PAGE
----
An AFL spokesman said: “We are continuing to work through the fixture options and haven’t locked in on timing of the finals series or the grand final.
“As always we will work closely with other sports and the Victorian government in ensuring that we maximise the major events calendar.”
Racing Victoria says everything is on the table for this year’s spring carnival but it won’t have to make any hard and fast decisions until at least next month.
While the AFL and Racing Victoria have held talks, the league cannot commit to a position yet due to continued uncertainty about when its season will conclude. If there were no interruptions or byes and games were played with normal breaks the AFL season would end on the Cox Plate weekend.
McAvaney, who calls both football and racing for the broadcaster Seven, told SEN on Monday that racing should move its prime assets to a period that didn’t clash with AFL.
“Certainly Melbourne Cup week without crowds would be extremely different. There would be a shallowness, even though it’s the great race and Derby Day is extraordinary, but a Cox Plate without anybody there, a Caulfield Cup without anybody there, I’d be tempted [to shift them],” he said.
“I’d pick the carnival up and push it back. If I were the Melbourne Racing Club and Moonee Valley Racing Club I would say, ‘OK, Flemington’s not going to move but we are.'”
Victoria Racing Club insists that it will run the Melbourne Cup on the first Tuesday of November – as it has for the past 160 years.
The Melbourne Racing Club is prepared to consider radical changes to its signature race, the Caulfield Cup. It would be prepared to stage the world’s richest 2400-metre handicap in late November, weeks after the Melbourne Cup should that remain in its traditional date, to avoid a clash with the rescheduled AFL finals.
But Moonee Valley’s CEO is not keen on moving the Cox Plate.
“My personal preference is to retain the current date for the Cox Plate,” Browell said. “I know Flemington have come out and stated that Cup week won’t be moving. Let trainers and connections plan for that and we will see how the AFL unfolds.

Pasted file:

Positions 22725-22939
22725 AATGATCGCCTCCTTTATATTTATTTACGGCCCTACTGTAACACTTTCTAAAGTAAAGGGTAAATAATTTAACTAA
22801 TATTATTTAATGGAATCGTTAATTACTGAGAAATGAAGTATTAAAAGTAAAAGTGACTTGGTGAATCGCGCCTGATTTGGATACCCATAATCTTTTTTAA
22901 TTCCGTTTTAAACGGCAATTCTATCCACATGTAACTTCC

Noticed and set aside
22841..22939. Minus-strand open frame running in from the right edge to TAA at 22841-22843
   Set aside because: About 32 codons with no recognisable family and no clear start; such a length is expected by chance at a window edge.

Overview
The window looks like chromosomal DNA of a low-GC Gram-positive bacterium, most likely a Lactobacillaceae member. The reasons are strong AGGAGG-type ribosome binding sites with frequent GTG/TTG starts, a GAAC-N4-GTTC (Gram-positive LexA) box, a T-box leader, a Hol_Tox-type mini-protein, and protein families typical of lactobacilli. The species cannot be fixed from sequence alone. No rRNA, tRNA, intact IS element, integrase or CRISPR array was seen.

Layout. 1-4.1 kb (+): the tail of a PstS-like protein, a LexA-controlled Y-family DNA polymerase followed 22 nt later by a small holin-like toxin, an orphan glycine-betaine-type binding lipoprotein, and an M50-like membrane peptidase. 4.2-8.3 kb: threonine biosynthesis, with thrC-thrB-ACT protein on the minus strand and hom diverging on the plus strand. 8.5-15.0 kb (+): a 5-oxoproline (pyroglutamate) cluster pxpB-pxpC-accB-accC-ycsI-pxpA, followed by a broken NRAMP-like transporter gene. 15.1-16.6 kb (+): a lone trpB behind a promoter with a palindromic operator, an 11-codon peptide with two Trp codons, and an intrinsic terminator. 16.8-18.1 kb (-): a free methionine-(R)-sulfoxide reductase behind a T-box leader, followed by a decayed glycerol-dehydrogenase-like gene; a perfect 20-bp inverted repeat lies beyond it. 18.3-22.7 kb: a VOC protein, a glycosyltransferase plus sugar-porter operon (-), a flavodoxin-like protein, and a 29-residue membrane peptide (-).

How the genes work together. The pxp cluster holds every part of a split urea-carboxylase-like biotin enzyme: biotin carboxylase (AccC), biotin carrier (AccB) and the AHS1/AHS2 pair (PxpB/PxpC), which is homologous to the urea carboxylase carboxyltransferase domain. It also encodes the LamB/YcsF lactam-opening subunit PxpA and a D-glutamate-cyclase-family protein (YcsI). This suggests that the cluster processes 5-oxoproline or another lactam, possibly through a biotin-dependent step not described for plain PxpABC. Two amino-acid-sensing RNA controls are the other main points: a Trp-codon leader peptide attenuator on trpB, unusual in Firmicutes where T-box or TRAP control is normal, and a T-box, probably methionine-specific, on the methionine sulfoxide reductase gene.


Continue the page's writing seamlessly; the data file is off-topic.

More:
“I have had dialogue with the AFL and stated that our preferred position is that we retain the 12pm to 6pm time slot for Cox Plate day.
“If they wish to push ahead and play the grand final on 24 October, it may be that they need to consider playing a one-off night grand final.
“We all need to be flexible because these are challenging times and the back end of the calendar is going to be loaded up with all this sport, from not just here in Australia but around the world.”
Racing Victoria will make the final call on how the carnival will look and the timing of key races. But, it says, it will only make decisions in collaboration with the race clubs and other stakeholders.
“We’ll be taking into consideration a range of matters including the likely COVID-19 restrictions, whether crowds are permitted or not, broadcast arrangements, wagering considerations and Victoria’s events calendar before making final decisions on the 2020 spring racing carnival,” a spokesman said.
Seven, which broadcasts the AFL, has a deal to cover premium meetings in Victoria – except for the Melbourne Cup carnival, which is shown by Ten. Seven’s contract runs out on June 30, and some have asked whether its attitude might have some bearing on planning given this year’s one-off circumstances.
The MRC’s key Caulfield Cup date would, as things likely stand, be up against the AFL preliminary finals and The Everest in Sydney.
Jake Norton, the MRC’s executive director, racing and media, says that all options should be considered, especially whether there was anything to be gained by avoiding the football finals.
“Factors to consider are share of voice in the media and share of dollars among our major customer constituencies,” he said. “Bookmakers and wagering operators provide an excellent marketing service for racing. Do you lose a lot of that if you are hemmed into the same month as the footy finals?”